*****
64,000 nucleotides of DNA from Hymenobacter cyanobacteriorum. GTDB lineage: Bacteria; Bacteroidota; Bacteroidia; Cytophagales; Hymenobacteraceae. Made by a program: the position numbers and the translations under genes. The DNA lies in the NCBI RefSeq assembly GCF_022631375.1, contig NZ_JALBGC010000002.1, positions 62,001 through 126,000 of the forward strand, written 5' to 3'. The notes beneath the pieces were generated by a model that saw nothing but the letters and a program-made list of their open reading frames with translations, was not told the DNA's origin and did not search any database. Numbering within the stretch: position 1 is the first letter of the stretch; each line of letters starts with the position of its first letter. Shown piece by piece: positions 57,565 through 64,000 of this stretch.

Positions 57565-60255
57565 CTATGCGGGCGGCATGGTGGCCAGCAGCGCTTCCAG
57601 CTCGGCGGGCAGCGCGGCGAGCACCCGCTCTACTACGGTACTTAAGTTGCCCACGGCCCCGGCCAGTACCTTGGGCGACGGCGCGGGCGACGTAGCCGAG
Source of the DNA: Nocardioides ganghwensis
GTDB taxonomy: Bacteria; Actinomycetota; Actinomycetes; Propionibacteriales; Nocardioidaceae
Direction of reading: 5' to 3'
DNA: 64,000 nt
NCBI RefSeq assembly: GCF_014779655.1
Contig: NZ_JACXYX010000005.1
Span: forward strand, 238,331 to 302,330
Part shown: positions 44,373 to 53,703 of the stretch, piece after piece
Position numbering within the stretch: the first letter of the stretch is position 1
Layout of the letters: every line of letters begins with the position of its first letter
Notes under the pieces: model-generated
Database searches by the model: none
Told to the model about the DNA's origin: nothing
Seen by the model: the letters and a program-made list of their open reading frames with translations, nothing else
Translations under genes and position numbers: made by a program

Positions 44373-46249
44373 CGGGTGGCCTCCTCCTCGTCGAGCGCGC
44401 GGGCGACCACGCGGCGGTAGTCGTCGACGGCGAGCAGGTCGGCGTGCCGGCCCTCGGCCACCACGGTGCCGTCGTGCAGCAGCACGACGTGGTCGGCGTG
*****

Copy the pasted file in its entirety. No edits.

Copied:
64,000 nucleotides of DNA from Hymenobacter cyanobacteriorum. GTDB lineage: Bacteria; Bacteroidota; Bacteroidia; Cytophagales; Hymenobacteraceae. Made by a program: the position numbers and the translations under genes. The DNA lies in the NCBI RefSeq assembly GCF_022631375.1, contig NZ_JALBGC010000002.1, positions 62,001 through 126,000 of the forward strand, written 5' to 3'. The notes beneath the pieces were generated by a model that saw nothing but the letters and a program-made list of their open reading frames with translations, was not told the DNA's origin and did not search any database. Numbering within the stretch: position 1 is the first letter of the stretch; each line of letters starts with the position of its first letter. Shown piece by piece: positions 57,565 through 64,000 of this stretch.

Positions 57565-60255
57565 CTATGCGGGCGGCATGGTGGCCAGCAGCGCTTCCAG
57601 CTCGGCGGGCAGCGCGGCGAGCACCCGCTCTACTACGGTACTTAAGTTGCCCACGGCCCCGGCCAGTACCTTGGGCGACGGCGCGGGCGACGTAGCCGAG
Source of the DNA: Nocardioides ganghwensis
GTDB taxonomy: Bacteria; Actinomycetota; Actinomycetes; Propionibacteriales; Nocardioidaceae
Direction of reading: 5' to 3'
DNA: 64,000 nt
NCBI RefSeq assembly: GCF_014779655.1
Contig: NZ_JACXYX010000005.1
Span: forward strand, 238,331 to 302,330
Part shown: positions 44,373 to 53,703 of the stretch, piece after piece
Position numbering within the stretch: the first letter of the stretch is position 1
Layout of the letters: every line of letters begins with the position of its first letter
Notes under the pieces: model-generated
Database searches by the model: none
Told to the model about the DNA's origin: nothing
Seen by the model: the letters and a program-made list of their open reading frames with translations, nothing else
Translations under genes and position numbers: made by a program

Positions 44373-46249
44373 CGGGTGGCCTCCTCCTCGTCGAGCGCGC
44401 GGGCGACCACGCGGCGGTAGTCGTCGACGGCGAGCAGGTCGGCGTGCCGGCCCTCGGCCACCACGGTGCCGTCGTGCAGCAGCACGACGTGGTCGGCGTG